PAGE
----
Royal Enfield Interceptor 650 Review 2021

The Royal Enfield Interceptor 650 is one of the best-selling motorcycles in the UK, and the sales are not showing any sign of dropping any time soon. It is the most value-for-money motorcycle in the classic retro segment right now. But it takes much more than classic looks to be one of the most popular motorcycles in the market.


The 648cc Oil-Air-Cooled parallel-twin engine produces 47 hp (34.9 kW) @7150 rpm and 52.3 Nm @5150 rpm. The engine provides loads of low-end grunt, as around 80% of the torque is produced below 2500 rpm. The mid-range is strong, and the top-end also does not let down. The engine is responsive to every little twist of the throttle. Ex-Triumph engineers designed it, and it is evident in the engine's refinement even at higher RPMs. The exhaust note is impressive even with the stock exhaust, owing to the 270° firing order.

Design and Ergonomics:

Royal Enfield nailed the classic old-school British roadster looks of the Interceptor. With its polished aluminium finish, the engine grabs all the attention as the centrepiece of the motorcycle. The twin dials at the front provide the Speed, RPM, Odometer, Fuel, and Trip A&B. The 'Monza' fuel-cap, spoke wheels. Twin exhausts add to the overall character of the motorcycle reminiscent of the original Interceptor from the '60s. Paired with some beautiful paint schemes and the occasional dash of chrome, the Interceptor is guaranteed to turn a lot of heads as it roars down the road.

The seating position is quite relaxed and upright. You would not feel tired even after prolonged riding. The seat height is an accessible 805 mm, so shorter riders should not have any problem. You will be able to accommodate a pillion on the flat diamond-quilted seats if need be. There are not many storage spaces in the motorcycle, but the frame allows plenty of tie-down points to carry some luggage for that weekend trip.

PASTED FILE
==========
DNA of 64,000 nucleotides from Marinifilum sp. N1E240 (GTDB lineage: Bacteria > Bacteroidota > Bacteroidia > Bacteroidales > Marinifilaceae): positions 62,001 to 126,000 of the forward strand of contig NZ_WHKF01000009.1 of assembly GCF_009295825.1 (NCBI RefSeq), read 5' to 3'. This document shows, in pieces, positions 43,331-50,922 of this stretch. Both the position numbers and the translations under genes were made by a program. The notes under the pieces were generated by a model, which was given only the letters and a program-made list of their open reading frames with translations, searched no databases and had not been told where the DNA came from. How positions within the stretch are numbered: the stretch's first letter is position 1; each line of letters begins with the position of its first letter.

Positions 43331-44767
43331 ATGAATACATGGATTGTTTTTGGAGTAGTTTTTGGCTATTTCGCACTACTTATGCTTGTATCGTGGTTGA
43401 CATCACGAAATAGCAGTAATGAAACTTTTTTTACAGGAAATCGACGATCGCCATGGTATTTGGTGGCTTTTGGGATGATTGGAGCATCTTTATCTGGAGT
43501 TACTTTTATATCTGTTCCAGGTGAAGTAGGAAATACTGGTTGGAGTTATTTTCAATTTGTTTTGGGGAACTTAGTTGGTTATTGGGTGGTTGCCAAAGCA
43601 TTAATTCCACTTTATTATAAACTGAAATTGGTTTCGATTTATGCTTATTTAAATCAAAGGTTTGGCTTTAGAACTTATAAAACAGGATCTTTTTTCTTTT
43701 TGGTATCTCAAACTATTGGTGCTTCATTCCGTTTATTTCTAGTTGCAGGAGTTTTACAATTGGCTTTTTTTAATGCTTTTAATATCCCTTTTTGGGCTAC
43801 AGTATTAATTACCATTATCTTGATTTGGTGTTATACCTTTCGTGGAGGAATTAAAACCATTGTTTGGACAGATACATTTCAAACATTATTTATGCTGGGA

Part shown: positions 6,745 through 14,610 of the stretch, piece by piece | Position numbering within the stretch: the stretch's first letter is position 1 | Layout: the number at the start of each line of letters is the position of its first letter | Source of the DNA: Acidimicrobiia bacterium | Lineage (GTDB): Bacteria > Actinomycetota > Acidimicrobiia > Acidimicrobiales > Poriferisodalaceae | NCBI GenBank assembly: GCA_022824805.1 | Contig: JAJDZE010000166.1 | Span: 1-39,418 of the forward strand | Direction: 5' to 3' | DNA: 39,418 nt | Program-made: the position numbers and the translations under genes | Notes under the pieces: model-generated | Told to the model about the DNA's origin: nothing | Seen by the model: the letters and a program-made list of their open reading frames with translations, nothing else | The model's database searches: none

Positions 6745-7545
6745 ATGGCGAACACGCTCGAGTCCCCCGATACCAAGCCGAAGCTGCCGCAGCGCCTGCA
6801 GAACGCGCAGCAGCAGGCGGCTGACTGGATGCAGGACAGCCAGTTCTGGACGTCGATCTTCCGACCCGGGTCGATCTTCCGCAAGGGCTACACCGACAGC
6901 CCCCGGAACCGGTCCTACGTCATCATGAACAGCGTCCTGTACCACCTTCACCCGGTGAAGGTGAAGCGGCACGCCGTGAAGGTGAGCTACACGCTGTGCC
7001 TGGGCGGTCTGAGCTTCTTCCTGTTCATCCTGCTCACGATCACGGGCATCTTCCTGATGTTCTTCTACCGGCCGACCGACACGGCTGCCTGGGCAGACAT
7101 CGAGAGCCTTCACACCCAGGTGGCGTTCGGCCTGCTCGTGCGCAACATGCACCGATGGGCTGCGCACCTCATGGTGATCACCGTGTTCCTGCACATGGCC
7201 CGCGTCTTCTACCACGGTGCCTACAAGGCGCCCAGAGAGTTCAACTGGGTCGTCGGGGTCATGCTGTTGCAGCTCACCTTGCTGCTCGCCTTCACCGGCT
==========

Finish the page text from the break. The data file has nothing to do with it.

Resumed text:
Performance and Handling:

The Interceptor is quick and nimble. It weighs 217 kg in running order, so not a light motorcycle by any means, but the chassis developed by Harris Performance (which was acquired by Royal Enfield) does a wonderful job of hiding the weight once it gets up to speed. There is enough punch throughout the entire power band, and the Interceptor never leaves you yearning for more power. It handles motorway speeds with absolute ease, even if you have a pillion on board. The 6-speed gearbox is slick and shifts neatly. The Interceptor returns a fuel efficiency of about 52 mpg, so the 13.7-litre tank should provide a range of about 190 miles.

There is dual-channel ABS and a wet multi-plate slipper clutch, but that's about all the rider aids you will get. The Pirelli tyres provide a remarkable grip even on wet surfaces, and the Bybre (A Brembo subsidiary) 320 mm front and 240 mm rear brakes inspire confidence to push harder. The suspension may be a bit on the softer side, but the overall ride quality is very good.

Warranty and Servicing:

Royal Enfield provides three years unlimited mileage manufacturer-backed warranty with roadside assistance. Since it was launched back in 2018, it has only received minor upgrades to comply with stricter emission norms. The long-term owners swear by the reliability of the motorcycle. The service and maintenance costs are relatively low, characteristic for Royal Enfields, and spare parts are cheap and easy to come by. The aftermarket support for the Interceptor is also worth mentioning.


The price ranges from £ 6039 to £ 6539 depending on the colour scheme you choose. The manufacturer provides several accessories to personalize your motorcycle, which you can equip when you buy and will cost extra.

The Interceptor might not have any electronic rider-aids and uses some cheap-looking parts as part of the cost-cutting. Still, the build quality is comparable to competitors such as Triumph Street Twin and Kawasaki W800. After all, keep in mind that both the mentioned motorcycles command a premium of around £ 2000 over that of Interceptor. Being A2 license compliant, it appeals to both new riders and returning riders alike. The Interceptor is a jack of all trades and played a pivotal role in getting Royal Enfield back on the radar.